Presentation on theme: "Jacqueline A. Gill, Associate Professor RESEARCH STRATEGY Jacqueline A. Gill, Associate Professor"— Presentation transcript:
Jacqueline A. Gill, Associate Professor email@example.com firstname.lastname@example.org RESEARCH STRATEGY Jacqueline A. Gill, Associate Professor email@example.com 212-650-6089 http://learningthelibrary.com
Research Strategy Develop a research question Think of keywords Choose a resource to search Look for information Read Evaluate the information you findModify your search Take notesCite sources
Research Strategy Develop a research question DEVELOP A RESEARCH QUESTION A good way to begin your research is to locate and read short articles that will give you a broad overview of a topic. You can find these articles in a variety of reference materials. Browse books, articles, web sites, and course textbooks Watch/read the news Browse through encyclopedias Specialized/Subject Specific Dictionaries Almanacs Handbooks Biographical Sources
Research Strategy THINK OF KEYWORDS What is a keyword? A keyword is any searchable word in an online record. State your topic as a question. Determine what words best describe your topic. Example: How did New Deal programs influence the arts in America? Keywords: New Deal United States Depression Art Federal Aid to the Arts Think of key words
Research Strategy CHOOSE A RESOURCE TO SEARCH Depending on your topic, different types of resources (the web, newspapers, magazines, journals, books, etc.) may be more appropriate than others. You need to be aware of what kind of information is in each type of resource and who is the intended audience. Choose a resource to search BooksReference Sources Scholarly journals Popular Magazines NewspapersWeb Time frameAt least 1 year – several years after the event Several months – years after the event 1 week - 1 month after the event 1 day - 1 week after the event Immediate 7 yrs AudienceGeneral public - scholars, researchers, and students General public, specialists Scholars, researchers, and students General public General public - scholars, researchers, and students Examples:Negotiating ethnicities in China and Taiwan; The Press of Ideas; Women & Art Dictionary of Art; World Book Encyclopedia; World Almanac Journal of Child Development; Radical pedagogy, etc. Time; Newsweek; National Geographic The New York Times; Washington Post; Wall Street Journal CNN, Entertainment weekly, Amer. Med. Asn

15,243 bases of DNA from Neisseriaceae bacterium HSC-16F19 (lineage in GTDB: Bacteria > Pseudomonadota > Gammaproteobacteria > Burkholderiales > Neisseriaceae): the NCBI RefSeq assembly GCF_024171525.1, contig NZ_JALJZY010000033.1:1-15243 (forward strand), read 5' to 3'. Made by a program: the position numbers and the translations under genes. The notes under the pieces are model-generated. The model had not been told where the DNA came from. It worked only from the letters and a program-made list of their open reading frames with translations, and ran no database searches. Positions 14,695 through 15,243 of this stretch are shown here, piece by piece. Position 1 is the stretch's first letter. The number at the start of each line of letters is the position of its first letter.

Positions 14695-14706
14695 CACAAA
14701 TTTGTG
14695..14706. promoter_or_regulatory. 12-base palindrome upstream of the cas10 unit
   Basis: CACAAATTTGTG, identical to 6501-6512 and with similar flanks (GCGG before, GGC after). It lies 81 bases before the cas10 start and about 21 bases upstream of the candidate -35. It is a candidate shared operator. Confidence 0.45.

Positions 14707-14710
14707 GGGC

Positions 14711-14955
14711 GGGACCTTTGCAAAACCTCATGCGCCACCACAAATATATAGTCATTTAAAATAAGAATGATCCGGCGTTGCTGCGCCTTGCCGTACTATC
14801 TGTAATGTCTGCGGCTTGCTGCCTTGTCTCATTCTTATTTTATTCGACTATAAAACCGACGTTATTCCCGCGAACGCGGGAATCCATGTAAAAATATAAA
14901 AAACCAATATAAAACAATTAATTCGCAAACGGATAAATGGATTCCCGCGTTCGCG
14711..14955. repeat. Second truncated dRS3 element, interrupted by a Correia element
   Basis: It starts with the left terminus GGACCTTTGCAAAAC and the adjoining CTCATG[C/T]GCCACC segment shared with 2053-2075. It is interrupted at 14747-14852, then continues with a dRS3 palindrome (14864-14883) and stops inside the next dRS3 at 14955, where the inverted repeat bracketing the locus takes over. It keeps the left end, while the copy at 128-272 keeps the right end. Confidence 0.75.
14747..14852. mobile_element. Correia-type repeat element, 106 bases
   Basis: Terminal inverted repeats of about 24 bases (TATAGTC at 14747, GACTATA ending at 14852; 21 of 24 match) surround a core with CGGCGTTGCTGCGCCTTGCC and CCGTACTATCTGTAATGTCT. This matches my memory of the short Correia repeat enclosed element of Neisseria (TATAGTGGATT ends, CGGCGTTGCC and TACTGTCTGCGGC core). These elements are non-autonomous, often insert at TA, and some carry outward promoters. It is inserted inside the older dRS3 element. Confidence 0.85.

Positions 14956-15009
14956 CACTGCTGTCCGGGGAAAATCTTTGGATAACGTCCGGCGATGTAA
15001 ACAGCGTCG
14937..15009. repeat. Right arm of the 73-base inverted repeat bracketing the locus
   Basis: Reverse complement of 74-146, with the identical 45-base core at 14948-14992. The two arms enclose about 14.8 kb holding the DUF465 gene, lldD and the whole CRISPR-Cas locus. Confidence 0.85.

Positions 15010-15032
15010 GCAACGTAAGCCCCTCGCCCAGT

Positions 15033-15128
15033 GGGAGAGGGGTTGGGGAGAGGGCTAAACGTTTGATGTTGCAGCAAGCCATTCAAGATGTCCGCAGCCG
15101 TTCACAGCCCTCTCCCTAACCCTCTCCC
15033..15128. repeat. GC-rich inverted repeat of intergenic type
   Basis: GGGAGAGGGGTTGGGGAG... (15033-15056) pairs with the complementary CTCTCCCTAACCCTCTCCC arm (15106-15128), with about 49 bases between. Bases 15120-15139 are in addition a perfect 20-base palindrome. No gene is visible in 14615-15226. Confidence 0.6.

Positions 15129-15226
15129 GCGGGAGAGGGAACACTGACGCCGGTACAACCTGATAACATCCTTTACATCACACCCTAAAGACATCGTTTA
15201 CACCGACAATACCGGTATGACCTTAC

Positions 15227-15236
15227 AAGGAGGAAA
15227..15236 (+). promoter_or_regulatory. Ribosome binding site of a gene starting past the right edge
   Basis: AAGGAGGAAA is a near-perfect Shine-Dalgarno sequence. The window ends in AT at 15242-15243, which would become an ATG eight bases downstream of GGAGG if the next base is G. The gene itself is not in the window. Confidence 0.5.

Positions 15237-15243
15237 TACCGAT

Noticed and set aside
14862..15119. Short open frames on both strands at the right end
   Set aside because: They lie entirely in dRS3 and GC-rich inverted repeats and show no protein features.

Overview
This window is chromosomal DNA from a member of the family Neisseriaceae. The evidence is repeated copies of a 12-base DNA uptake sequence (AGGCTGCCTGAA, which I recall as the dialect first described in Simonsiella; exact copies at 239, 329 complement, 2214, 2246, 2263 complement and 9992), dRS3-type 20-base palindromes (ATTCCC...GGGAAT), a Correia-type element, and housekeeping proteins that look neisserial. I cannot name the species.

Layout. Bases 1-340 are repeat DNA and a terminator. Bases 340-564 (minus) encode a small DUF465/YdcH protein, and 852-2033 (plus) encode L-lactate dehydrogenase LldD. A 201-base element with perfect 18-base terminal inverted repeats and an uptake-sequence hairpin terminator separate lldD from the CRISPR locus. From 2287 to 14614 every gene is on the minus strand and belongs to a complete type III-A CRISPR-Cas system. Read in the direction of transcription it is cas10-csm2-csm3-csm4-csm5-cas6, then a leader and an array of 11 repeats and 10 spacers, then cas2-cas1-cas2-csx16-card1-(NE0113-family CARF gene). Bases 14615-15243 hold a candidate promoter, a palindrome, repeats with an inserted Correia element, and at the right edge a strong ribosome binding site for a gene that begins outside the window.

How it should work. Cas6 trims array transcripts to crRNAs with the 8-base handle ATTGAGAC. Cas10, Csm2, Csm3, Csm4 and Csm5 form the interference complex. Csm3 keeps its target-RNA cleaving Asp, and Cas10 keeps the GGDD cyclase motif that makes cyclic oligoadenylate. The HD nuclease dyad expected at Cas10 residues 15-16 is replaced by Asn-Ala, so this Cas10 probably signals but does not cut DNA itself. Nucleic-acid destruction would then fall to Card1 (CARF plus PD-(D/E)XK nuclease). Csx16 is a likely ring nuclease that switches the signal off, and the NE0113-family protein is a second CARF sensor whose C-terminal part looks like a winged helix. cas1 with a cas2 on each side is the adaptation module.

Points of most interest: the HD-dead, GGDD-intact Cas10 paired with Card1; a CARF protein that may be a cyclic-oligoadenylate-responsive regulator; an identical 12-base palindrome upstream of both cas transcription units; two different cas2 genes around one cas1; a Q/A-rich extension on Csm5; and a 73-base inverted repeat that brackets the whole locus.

Research Strategy Look for information LOOK FOR INFORMATION Begin your search by looking at these various resources. BooksCUNY+ catalog; Public library catalogs; WorldCat database Journals, magazinesCCNY Library – Databases A-Z Newspaper articlesCCNY Libraries – Databases A-Z EBSCOHOST, Lexis-Nexis, New York Times Historical Articles in BooksCUNY+ catalog; WorldCat database BibliographiesA list of resources about a particular topic. Bibliographies can be found in books and journal articles. Book reviewsA criticism of a book or article. Book reviews can be found in Choice; Library Journal; Publisher’s Weekly, etc. Government Documents Books, journal articles, reports, statistics
Research Strategy READ & EVAULATE THE INFORMATION YOU FIND Quantity - Enough resources are needed to support your argument. Diversity - Variety is necessary. Include many different resources. Date of Publication - When was the source published? Quality and Reliability - What is the purpose of the publication? What is the author saying? What are the author’s conclusions? Does the author agree or disagree with other authors who have written on the same subject? Read Evaluate the information you find
Research Strategy MODIFY YOUR SEARCH Make sure that the topic you have chosen is not too big. Narrow your topic and focus on an aspect of the subject that interests you. Write your topic down as a clear statement will to help guide you during your research. Modify your search
Research Strategy Take notes TAKING NOTES Skim through your books and articles to get the main ideas. Make notes of the important points. Use index card system for recording notes. Be sure to put the page number and author of the source on each note card. When you are taking notes, try to make them as short as possible. Record facts that refute your thesis as well as support it.
Research Strategy Cite sources CITE SOURCES Whenever you quote, paraphrase, summarize, or otherwise refer to the work of another, you are required to cite its source, either by way of parenthetical documentation or by means of a footnote. Offered here are some of the most commonly cited forms of material. MLA Style: Documenting Sources from the World Wide Web by the Modern Language Association of America Electronic Reference Formats Recommended by the American Psychological Association by the APA Online! Citation Styles by A. Harnack and E. Kleppinger Internet Citation Guides Internet Citation Guides Ref Works – creates bibliographies from exported citations
Jacqueline A. Gill, Associate Professor firstname.lastname@example.org email@example.com Questions? Visit the Reference Desk on the 2 nd Floor and speak to any librarian.